Loosening of Offshore Drilling Safety Rules Prompts Lawsuit

SAN FRANCISCO (CN) – Fearing a rollback of offshore drilling rules will threaten worker safety and coastal waters, nine environmental groups sued the Trump administration Tuesday, claiming weaker standards could lead to another catastrophe like the 2010 BP Deepwater Horizon oil spill.

“These rollbacks are a step back to the pre-Deepwater Horizon days when the offshore oil industry largely policed itself to disastrous effect,” Earthjustice attorney Chris Eaton said in a statement Tuesday.

Last month, the U.S. Department of Interior finalized a rule that repeals key provisions of the Well Control and Blowout Preventer Rule. Enacted in 2016 under the Obama administration, the Well Control Rule was designed to address deficiencies identified by four expert panels who studied factors contributing to the Deepwater Horizon explosion. The April 2010 explosion killed 11 people and gushed 130 million gallons of oil into the Gulf of Mexico over 87 days, creating the largest offshore oil spill in U.S. history.

A month before that blast occurred, the U.S. Inspector General published a report detailing a “culture of corruption” and “self-regulation” that allowed oil industry workers to fill in their own safety inspection reports, according to lead plaintiff Sierra Club’s complaint.

The Well Control Rule created a new system of annual inspections that could only be done by inspectors certified by the Interior Department’s Bureau of Safety and Environmental Enforcement.

Under the revised rule finalized last month, inspectors no longer have to be certified by the government. The new rule also eliminates a requirement that blowout preventers be broken down and assessed by inspectors every five years.

“In seeking to eliminate these common-sense standards, the Trump administration is putting workers in harm’s way and threatening coastal communities with another devastating oil spill,” Sierra Club senior attorney Devorah Ancel said in a statement Tuesday.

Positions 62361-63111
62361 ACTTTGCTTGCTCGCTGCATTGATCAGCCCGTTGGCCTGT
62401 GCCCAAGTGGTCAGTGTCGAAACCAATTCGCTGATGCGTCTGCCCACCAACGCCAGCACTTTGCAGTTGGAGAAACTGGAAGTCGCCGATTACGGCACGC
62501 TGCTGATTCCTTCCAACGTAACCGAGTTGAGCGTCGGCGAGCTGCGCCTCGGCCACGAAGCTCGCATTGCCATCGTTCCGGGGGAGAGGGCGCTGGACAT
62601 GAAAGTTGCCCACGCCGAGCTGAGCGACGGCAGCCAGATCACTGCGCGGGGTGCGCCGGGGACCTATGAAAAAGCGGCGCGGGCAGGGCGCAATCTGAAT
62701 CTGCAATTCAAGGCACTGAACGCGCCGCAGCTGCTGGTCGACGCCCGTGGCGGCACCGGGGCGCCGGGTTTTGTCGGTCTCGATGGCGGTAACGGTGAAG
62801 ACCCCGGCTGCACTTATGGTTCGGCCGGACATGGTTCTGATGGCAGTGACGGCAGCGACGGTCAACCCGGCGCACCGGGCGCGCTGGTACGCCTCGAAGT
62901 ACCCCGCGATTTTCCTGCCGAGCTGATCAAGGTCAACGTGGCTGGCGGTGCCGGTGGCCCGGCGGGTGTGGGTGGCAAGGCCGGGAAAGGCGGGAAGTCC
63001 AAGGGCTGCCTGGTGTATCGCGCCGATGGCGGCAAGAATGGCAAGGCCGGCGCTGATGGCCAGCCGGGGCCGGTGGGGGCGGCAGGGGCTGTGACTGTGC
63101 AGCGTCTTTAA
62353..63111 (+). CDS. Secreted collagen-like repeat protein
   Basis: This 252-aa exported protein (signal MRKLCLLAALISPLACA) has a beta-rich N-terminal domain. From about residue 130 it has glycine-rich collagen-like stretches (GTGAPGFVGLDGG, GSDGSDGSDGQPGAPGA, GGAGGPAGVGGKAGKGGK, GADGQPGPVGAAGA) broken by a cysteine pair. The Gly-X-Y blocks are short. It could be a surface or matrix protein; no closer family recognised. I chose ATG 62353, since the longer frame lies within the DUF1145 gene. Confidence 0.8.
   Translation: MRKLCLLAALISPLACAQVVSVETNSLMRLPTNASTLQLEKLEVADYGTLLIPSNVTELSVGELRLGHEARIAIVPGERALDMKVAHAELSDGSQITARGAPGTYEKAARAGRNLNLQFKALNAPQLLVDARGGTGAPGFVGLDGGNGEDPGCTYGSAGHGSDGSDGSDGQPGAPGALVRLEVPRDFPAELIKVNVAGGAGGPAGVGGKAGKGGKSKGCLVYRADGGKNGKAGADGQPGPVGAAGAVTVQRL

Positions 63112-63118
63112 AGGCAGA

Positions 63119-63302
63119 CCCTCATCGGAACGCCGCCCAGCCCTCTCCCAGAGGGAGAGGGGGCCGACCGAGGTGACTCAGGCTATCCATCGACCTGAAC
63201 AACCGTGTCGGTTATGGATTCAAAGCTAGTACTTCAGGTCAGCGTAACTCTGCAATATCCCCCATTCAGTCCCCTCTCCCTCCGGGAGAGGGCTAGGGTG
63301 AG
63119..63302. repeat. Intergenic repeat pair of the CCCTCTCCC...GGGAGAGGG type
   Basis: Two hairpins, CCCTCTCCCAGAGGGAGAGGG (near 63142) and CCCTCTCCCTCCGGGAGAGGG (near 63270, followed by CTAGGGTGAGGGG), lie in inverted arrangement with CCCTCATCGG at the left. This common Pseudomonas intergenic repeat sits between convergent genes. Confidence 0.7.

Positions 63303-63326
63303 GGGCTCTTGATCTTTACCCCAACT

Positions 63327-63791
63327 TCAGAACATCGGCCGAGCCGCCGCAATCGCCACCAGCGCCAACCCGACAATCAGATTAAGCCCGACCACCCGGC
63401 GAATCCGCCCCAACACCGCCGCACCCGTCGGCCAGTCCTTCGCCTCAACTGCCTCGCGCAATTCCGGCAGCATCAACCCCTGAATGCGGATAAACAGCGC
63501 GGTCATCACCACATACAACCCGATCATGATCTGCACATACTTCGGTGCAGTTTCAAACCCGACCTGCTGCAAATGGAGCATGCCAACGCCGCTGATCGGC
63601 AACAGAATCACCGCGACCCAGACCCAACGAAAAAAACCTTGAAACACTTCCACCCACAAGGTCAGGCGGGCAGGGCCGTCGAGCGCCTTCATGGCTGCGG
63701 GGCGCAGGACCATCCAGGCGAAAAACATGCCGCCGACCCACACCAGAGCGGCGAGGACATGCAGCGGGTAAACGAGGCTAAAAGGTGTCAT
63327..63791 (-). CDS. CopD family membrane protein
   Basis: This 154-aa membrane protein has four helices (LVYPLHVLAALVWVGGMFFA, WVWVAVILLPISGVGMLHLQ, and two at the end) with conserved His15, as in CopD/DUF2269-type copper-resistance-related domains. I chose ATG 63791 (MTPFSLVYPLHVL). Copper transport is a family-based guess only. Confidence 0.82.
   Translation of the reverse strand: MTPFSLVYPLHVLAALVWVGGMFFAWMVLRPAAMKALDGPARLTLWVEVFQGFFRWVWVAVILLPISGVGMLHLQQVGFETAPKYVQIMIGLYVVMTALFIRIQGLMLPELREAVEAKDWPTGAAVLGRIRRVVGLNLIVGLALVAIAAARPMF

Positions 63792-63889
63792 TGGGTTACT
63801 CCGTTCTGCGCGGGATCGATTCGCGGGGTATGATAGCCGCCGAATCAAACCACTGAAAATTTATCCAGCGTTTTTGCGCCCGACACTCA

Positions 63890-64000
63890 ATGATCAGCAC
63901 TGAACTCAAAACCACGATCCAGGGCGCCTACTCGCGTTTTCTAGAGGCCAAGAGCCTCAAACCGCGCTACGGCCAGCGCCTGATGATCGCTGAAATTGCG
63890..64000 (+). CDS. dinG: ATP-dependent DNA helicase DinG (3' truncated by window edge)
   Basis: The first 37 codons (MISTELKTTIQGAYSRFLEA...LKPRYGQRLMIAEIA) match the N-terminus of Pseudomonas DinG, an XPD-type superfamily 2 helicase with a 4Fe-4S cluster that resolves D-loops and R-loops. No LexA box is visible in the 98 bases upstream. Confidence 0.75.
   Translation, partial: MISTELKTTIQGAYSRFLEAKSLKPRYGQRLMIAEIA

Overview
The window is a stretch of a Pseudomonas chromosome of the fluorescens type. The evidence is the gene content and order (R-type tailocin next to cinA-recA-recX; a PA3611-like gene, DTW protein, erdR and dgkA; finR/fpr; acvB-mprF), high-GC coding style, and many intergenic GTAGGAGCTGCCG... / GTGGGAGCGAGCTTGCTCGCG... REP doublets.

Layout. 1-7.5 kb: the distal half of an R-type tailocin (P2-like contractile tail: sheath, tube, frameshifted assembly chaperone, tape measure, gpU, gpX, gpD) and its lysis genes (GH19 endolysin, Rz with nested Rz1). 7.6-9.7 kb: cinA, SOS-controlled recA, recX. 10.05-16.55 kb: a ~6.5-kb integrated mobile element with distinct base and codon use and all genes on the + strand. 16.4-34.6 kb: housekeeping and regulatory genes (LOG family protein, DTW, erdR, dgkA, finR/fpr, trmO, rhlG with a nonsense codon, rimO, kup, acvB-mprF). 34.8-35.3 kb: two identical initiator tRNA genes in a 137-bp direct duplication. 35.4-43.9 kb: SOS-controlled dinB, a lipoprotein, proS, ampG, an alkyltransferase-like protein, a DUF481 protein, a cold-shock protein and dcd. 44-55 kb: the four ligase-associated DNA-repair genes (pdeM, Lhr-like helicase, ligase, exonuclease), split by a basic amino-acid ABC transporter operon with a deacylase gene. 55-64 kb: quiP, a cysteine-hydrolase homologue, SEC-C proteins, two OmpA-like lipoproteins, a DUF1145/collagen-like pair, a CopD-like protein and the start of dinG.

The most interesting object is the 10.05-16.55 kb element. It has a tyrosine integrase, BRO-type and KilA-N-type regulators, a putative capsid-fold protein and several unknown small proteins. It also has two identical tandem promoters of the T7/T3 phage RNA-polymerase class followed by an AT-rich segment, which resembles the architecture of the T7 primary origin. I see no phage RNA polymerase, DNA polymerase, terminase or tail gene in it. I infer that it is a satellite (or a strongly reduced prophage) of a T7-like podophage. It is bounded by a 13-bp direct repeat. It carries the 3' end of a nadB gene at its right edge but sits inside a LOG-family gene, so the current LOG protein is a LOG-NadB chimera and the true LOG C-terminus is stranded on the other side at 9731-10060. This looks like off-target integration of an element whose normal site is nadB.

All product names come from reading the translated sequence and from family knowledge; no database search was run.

The National Commission on the BP Deepwater Horizon Oil Spill found that onshore experts monitoring real-time data could have alerted Deepwater Horizon’s drilling team about a well pressure problem and possibly prevented the explosion. The rule enacted in 2016 created minimum standards for real-time monitoring of offshore oil rig data by onshore engineers. The rule finalized last month erases those requirements.

The revised rule also changes the standard for blowout preventers, which are now required to “close” rather than “achieve an effective seal.” It also exempts existing offshore oil rigs from blowout preventer requirements and pushes back the deadline for new offshore wells to comply with blowout preventer rules from April 2019 to April 2021.

In announcing the rule change last month, Interior Secretary David Bernhardt said it would eliminate “unnecessary regulatory burdens” to promote responsible offshore oil drilling “while maintaining safety and environmental protection.”

The American Petroleum Institute, an oil industry group, supported the rule change, arguing it will provide more flexibility for offshore oil well operators to innovate and develop new technologies.

“Industry’s number one priority is the safety of its workers, surrounding communities and the environment,” said Erik Milito, the Institute’s vice president of upstream and industry operations in an emailed statement. “We support smart and effective regulations, such as the revised well control rule which helps to further manage risks and protect offshore operations, while strengthening environmental safeguards.”

The Sierra Club and its co-plaintiffs claim the Trump administration failed to supply a reasoned explanation for its decision to partially repeal the safety rules. They further allege the Interior Department did not fully consider impacts on the environment or give the public a fair chance to review and comment on the proposed changes.

Their claims include violations of the Administrative Procedure Act, National Environmental Policy Act and Outer Continental Shelf Lands Act. They want a judge to declare the repeal arbitrary and capricious, to find the environmental analysis was unlawful, and to vacate the repeal.

Co-plaintiffs include Natural Resources Defense Council, Health Gulf, Center for Biological Diversity, Defenders of Wildlife, Friends of the Earth, North Carolina Coastal Federation and South Carolina Coastal Conservation League.

They are represented by Christopher Eaton of Earthjustice in Seattle.

An Interior Department spokeswoman declined to comment on pending litigation, and the U.S. Justice Department did not immediately respond to a request for comment Tuesday.

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